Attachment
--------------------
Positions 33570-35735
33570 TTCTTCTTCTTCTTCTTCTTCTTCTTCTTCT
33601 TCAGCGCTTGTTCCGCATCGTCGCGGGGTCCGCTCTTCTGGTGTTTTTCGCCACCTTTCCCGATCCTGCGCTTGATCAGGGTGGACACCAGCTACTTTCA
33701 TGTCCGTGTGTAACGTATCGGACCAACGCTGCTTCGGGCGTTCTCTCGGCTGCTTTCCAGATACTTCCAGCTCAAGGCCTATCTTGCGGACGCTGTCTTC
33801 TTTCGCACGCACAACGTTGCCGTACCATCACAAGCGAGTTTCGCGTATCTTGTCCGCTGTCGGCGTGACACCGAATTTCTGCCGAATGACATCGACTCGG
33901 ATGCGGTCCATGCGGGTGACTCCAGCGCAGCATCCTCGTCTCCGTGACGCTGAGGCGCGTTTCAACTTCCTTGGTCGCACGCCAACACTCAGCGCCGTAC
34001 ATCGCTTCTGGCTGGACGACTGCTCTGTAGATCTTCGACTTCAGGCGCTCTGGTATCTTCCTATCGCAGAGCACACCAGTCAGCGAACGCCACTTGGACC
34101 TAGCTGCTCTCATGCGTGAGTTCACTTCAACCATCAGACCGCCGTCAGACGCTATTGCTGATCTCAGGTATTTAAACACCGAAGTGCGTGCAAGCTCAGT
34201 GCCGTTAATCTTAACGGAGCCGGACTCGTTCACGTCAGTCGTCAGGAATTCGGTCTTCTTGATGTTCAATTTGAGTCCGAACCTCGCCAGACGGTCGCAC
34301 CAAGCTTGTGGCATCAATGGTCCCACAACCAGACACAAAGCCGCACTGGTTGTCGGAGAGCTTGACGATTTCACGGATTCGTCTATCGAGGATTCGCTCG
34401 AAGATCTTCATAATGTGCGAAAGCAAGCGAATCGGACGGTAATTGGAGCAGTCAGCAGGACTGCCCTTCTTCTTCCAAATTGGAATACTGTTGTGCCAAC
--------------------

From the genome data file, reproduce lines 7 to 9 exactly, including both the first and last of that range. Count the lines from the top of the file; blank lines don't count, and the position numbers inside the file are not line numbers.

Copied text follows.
34001 ATCGCTTCTGGCTGGACGACTGCTCTGTAGATCTTCGACTTCAGGCGCTCTGGTATCTTCCTATCGCAGAGCACACCAGTCAGCGAACGCCACTTGGACC
34101 TAGCTGCTCTCATGCGTGAGTTCACTTCAACCATCAGACCGCCGTCAGACGCTATTGCTGATCTCAGGTATTTAAACACCGAAGTGCGTGCAAGCTCAGT
34201 GCCGTTAATCTTAACGGAGCCGGACTCGTTCACGTCAGTCGTCAGGAATTCGGTCTTCTTGATGTTCAATTTGAGTCCGAACCTCGCCAGACGGTCGCAC